A two-man delegation had travelled down to London to submit a business plan to stave off voluntary administration, which triggers a 12-point deduction, at a time when the club's fortunes on and off the field are dire.
Wanderers sit 19 points from safety in English football's second tier and are virtual certainties for relegation to League One.
Bolton assistant manager Steve Walford said Neil Lennon is "very sorry" after Wanderers cleared him to stay on as manager following an internal investigation.
The Championship club announced on Tuesday that the Northern Irishman would remain in his post after they looked into allegations made about Lennon's private life in a Sunday newspaper.
Walford faced the media on Wednesday and revealed Lennon had addressed the matter with his squad and was hoping to move on from it ahead of the bottom-of-the-table clash with Rotherham on Boxing Day.
The situation with the manager now has been cleared up regarding the staff and the players; he's spoken to them and they're all behind him.
He's obviously down and very sorry for his actions. I've known Neil a long time and he'll bounce back, no danger. The players and the club are all behind him now. As far as I'm concerned, I think the matter's closed.
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There may be light at the end of the tunnel for Bolton's bleak financial situation, with the Sky Bet Championship club hopeful a takeover can be announced next week.
Wanderers' state was termed "increasingly perilous" by advisor Trevor Birch on Tuesday after it was revealed Neil Lennon's squad had yet to receive their wages for the month of November.
And despite fears of administration looming at the Macron Stadium, Lennon was able to provide a positive update on the crisis on Thursday morning.
I've spoken to Trevor and a few board members this morning and there seems to be some green shoots of recovery now.
There has been three, maybe four interested parties, and I think it's a case of first past the post really. Obviously there are a lot of guarantees to be made, a lot of negotiations to go on, but it's looking healthier than it was two or three days ago.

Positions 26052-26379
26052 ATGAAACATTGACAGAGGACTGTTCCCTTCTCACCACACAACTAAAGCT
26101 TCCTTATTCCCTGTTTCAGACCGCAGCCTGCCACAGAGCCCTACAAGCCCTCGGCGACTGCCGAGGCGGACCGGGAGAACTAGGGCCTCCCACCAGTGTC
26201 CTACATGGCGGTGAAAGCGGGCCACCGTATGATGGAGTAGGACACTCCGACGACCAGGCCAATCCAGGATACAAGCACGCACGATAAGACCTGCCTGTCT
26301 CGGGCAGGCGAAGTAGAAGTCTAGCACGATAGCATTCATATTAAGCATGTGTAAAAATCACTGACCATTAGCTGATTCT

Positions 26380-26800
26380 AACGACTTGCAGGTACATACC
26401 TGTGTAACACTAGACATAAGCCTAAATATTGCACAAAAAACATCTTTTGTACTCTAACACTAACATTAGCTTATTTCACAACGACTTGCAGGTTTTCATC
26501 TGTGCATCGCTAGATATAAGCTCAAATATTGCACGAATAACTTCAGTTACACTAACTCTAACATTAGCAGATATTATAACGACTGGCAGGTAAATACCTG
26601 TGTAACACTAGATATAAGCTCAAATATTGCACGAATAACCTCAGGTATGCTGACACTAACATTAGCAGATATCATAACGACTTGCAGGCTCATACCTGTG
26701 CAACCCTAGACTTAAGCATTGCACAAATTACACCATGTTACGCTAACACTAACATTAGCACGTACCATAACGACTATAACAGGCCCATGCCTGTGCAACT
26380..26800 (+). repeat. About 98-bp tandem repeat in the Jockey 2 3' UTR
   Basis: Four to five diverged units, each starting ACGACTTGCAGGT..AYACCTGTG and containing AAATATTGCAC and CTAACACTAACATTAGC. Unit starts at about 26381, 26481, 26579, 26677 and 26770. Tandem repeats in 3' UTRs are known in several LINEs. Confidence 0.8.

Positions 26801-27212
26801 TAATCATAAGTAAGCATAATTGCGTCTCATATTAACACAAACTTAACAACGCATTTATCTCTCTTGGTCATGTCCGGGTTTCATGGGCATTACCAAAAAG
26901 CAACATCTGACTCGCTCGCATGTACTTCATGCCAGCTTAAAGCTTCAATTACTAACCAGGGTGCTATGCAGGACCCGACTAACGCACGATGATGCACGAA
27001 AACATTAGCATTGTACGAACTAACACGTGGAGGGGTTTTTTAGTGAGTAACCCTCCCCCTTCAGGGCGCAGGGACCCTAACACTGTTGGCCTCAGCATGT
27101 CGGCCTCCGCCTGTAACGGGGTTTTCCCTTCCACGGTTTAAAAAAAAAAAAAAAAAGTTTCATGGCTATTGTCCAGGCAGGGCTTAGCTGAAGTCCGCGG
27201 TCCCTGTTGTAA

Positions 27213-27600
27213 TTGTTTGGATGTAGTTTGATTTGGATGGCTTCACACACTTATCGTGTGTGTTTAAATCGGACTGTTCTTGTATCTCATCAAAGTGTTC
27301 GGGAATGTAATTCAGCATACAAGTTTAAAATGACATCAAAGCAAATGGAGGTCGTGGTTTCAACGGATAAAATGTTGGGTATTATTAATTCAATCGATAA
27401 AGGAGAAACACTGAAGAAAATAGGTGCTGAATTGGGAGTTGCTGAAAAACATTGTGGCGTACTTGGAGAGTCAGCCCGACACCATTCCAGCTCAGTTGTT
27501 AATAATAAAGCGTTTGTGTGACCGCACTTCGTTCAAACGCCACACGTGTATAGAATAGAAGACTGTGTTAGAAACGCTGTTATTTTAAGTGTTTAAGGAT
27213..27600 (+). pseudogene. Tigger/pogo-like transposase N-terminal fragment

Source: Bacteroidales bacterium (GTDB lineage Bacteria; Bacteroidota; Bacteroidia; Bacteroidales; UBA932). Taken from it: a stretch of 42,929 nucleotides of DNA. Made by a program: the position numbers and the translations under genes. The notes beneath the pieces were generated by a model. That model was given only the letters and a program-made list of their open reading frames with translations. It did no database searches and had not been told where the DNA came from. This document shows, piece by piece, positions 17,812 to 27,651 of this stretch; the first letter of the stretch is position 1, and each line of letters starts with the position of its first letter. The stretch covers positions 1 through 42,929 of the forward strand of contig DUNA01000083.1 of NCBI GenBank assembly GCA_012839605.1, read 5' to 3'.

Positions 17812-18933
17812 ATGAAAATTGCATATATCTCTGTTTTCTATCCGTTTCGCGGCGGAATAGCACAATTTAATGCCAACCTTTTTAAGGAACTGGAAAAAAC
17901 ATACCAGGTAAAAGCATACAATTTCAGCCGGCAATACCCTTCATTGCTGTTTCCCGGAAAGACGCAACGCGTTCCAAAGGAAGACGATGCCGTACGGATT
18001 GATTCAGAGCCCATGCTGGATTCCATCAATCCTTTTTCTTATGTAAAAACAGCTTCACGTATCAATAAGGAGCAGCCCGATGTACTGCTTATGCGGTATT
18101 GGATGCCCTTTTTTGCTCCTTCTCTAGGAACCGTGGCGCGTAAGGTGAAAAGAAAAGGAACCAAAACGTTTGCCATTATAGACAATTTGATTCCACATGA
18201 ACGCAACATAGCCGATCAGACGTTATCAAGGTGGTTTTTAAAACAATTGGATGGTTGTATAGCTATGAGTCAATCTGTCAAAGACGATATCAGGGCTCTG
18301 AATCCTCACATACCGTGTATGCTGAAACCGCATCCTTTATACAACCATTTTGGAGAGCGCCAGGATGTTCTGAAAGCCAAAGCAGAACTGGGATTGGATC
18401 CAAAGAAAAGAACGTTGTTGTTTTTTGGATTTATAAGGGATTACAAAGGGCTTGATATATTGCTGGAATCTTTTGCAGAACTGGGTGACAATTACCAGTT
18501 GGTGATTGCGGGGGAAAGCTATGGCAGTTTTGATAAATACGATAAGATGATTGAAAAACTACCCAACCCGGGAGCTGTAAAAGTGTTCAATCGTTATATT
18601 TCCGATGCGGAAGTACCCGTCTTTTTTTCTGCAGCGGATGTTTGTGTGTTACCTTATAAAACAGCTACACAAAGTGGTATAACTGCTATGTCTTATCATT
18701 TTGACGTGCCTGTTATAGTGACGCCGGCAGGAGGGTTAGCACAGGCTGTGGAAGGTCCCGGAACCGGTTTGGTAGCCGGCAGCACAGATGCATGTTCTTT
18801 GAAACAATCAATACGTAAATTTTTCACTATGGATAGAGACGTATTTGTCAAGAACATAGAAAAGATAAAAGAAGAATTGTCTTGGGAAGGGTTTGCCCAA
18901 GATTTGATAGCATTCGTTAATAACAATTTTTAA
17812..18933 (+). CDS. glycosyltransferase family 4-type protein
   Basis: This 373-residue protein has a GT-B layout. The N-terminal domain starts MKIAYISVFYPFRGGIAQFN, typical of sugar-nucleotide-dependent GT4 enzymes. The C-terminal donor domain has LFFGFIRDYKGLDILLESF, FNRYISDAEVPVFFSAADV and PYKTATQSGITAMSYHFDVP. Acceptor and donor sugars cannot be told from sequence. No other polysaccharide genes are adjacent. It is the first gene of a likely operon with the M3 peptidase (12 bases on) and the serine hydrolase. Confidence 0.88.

Trevor's a lot more confident now that something will get resolved. People are talking to solicitors, it's basically a question of who can come up with the money first. He seems pretty happy that something will get over the line.
The board, Trevor, are hoping to get new investors in and, hopefully, an announcement (will be) made sometime next week. That will, hopefully, ease the alarm of everyone around the place.
Championship side Bolton are in an "increasingly perilous" financial situation according to advisor Trevor Birch.
The club failed to pay their first-team for November, it was confirmed on Monday, as owner Eddie Davies attempts to sell the Trotters.
Any hope of an imminent sale appears unlikely after Birch, hired to facilitate a takeover, confirmed none of those interested in purchasing Bolton were close to taking control from Davies, who is prepared to wipe out £185million of debt owed to him.
We spoke to the players today and they remain upbeat and committed to doing all they can to help the club through this difficult time.
We're continuing to negotiate with interested parties but unfortunately no one party has demonstrated all the requisite elements needed to conclude a deal yet. The club's position is increasingly perilous and new investment is needed quickly.
We'd like to thank the fans for their continued support and all of the behind-the-scenes staff for their continued hard work in difficult circumstances.